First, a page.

In the latest turn of the regulatory revolving door, the chairman of the Commodity Future Trading Commission, William Bagley, quit yesterday and said he will join a Los Angeles law firm that plans to open a Washington office to handle - commodity matters.

The commission chairman took one of the agency's top regulators with him, Terry Classea, director of trading and markets, to run the Washington office to be opened by Bagley's law firm, Adams, Duque & Hazeltine.

Bagley will work on commodity matters in the Washington office part of the time but will live in California, where he will represent the firm's clients before the state legislature, of which he was a member for 14 years.

Bagley's transformation from regulator to regulatee and from legislator to lobbyist is business as usual and so is the method of filling his vacancy: House Speaker Thomas P (Tip) O'Neill Jr. (D-Mass.), who has already supplied the administration with several top appointees, has just the man for the job.

He is James M. Stone, the Massachusetts insurance commissioner, who will be out of a job Jan 20 because his boss, Gov. Michael S. Dukakis, lost his bid for renomination.

Stone 32, is no ordinary unemployed political protege. He is a Harvard PhD. a regulator in the Ralph Nader style, who is regarded as the scourge of the insurance industry. He says he believes insurance companies should be regulated to benefit the policyholders, not the stock-holders, and says Washington's Government Employes Insurance Co. should have been allowed to go broke when it got in financial trouble a couple of years back.

Stone refused to be interviewed about the commission post yesterday, but his top aide listened to the speculation and replied, "Be sure you get the middle initial right."

There are several other contenders for the $52,500-a-year-job, and Bagley said yesterday, "I expect the voters will nominate 20 or 30 more for it next Tuesday," by turning officehold-

The man the voters are perhaps most likely to interest in the commission job is Rep. Thomas S. Foley (D-Wash.), chairman of the House Agriculture Committee. Foley is behind in his bid for reelection, and his committee oversees the commodity trading agency.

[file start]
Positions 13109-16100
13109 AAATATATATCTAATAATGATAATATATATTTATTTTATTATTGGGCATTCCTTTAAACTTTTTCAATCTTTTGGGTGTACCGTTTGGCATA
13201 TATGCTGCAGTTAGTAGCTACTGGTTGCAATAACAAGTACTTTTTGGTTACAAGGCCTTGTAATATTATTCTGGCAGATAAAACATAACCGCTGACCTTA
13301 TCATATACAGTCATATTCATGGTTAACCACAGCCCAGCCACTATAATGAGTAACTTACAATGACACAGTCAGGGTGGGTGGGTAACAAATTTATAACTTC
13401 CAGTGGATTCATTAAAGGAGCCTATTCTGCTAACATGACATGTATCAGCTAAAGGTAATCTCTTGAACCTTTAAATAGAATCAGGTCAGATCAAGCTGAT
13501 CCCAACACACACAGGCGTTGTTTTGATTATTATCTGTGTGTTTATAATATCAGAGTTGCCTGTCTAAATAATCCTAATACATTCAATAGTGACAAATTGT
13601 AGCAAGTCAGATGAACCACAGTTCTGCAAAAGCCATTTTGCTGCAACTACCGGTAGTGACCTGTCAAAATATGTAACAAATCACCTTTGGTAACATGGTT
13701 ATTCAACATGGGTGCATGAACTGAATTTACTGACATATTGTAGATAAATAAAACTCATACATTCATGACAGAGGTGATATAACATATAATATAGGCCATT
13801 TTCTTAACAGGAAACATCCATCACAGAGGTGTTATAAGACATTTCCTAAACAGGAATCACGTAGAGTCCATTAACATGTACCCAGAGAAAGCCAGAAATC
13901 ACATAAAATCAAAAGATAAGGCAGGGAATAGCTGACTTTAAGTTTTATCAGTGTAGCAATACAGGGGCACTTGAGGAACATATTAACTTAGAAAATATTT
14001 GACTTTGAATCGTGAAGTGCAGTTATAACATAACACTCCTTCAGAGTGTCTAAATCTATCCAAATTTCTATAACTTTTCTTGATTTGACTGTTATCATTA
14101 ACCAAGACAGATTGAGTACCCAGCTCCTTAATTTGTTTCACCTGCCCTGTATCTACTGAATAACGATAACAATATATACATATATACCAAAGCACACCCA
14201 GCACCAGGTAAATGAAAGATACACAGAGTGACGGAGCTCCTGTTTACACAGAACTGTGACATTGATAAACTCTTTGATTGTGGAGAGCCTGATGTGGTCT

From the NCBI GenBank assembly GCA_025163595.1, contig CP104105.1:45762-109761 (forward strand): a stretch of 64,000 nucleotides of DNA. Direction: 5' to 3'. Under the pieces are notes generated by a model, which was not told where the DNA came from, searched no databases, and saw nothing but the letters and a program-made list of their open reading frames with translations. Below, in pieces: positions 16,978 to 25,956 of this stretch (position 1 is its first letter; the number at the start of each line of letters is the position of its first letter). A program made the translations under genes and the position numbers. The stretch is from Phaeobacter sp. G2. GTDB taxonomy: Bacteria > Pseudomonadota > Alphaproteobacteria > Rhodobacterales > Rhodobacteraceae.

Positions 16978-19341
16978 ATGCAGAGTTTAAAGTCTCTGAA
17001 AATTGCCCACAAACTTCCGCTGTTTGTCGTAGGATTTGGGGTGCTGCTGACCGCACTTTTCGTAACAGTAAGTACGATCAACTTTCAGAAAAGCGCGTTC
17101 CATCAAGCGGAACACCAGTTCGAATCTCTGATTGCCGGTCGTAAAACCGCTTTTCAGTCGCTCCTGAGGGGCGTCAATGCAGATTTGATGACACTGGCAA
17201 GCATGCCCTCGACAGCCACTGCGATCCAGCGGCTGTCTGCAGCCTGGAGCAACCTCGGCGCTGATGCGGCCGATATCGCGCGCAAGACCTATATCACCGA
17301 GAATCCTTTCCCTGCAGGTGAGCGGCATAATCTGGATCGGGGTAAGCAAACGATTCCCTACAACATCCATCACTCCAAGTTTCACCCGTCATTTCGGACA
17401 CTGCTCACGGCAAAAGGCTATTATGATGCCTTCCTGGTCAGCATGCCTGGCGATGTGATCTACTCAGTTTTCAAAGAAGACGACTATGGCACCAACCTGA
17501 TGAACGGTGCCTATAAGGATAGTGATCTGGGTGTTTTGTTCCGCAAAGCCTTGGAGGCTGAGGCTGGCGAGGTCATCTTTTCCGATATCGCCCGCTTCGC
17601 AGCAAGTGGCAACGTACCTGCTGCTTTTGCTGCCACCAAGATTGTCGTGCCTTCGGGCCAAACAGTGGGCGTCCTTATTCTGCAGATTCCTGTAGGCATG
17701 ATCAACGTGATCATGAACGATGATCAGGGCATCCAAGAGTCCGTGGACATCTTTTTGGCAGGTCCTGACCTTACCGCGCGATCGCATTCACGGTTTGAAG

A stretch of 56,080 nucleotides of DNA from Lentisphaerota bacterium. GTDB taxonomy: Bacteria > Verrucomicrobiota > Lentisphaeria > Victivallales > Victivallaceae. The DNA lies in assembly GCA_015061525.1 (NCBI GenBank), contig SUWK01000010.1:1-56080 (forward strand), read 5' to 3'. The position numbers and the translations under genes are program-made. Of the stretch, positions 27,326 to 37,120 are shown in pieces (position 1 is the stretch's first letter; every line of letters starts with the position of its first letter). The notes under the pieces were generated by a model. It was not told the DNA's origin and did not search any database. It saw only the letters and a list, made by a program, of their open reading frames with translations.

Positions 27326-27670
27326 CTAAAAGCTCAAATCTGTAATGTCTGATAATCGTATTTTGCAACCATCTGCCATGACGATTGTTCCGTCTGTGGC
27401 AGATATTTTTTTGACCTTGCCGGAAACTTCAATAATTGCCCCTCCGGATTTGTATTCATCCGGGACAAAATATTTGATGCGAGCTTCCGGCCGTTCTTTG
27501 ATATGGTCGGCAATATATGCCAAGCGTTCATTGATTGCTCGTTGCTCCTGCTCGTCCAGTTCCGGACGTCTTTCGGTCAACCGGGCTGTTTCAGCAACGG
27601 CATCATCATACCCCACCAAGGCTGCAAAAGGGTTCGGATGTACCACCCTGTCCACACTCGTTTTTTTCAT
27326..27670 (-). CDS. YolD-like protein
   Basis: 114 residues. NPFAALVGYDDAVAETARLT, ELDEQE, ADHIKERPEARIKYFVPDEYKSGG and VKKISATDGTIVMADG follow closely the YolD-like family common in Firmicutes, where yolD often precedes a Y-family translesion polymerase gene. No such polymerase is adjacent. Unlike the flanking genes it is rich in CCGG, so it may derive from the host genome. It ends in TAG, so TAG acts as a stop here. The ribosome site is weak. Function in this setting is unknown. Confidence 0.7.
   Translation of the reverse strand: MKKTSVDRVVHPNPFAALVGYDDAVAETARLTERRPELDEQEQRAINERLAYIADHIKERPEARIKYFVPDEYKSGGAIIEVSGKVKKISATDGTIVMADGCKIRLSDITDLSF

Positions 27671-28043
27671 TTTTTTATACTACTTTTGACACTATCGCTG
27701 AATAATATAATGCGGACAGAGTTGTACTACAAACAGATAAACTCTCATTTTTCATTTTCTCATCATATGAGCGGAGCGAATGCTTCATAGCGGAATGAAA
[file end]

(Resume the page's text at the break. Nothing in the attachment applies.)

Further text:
Others said to be under consideration include former representative Jim Guy Tucker, who lost in the race for the Democratic nomination for the Senate in Arkansas.

Also interested in the post is Texas cotton man Robert Anderson, who commission officials say has been suggested by Democratic National Chairman John White.

There is already a Democratic cotton man in the agency: Commissioner Read P. Dunn Jr. Dunn's term expired several months ago, but the White House has made no move to replace him.

The last time President Carter picked a commission member he got into trouble. His choice was David Gartner, former top aide to the late Hubert H. Humphrey.

White House staffers checking Gartner's credentials neglected to notice that his children had received almost $70,000 in stock as a gift from the head of a major grain company. After the nomination was approved, farm state members of Congress complained about the gifts, and Carter asked Gartner to quit. Gartner defied the president and remains in office.

Bagley's term as chairman is not up for another 18 months, but after hanging around as the last surviving Republican agency head, he has finally submitted his resignation, effective Nov. 15.

Although labeled a windbag by Sen. Thomas F. Eagleton (D-Mo.), Bagley saw the new agency through its first reauthorization process this year, fending off efforts to have its jurisdiction reduced.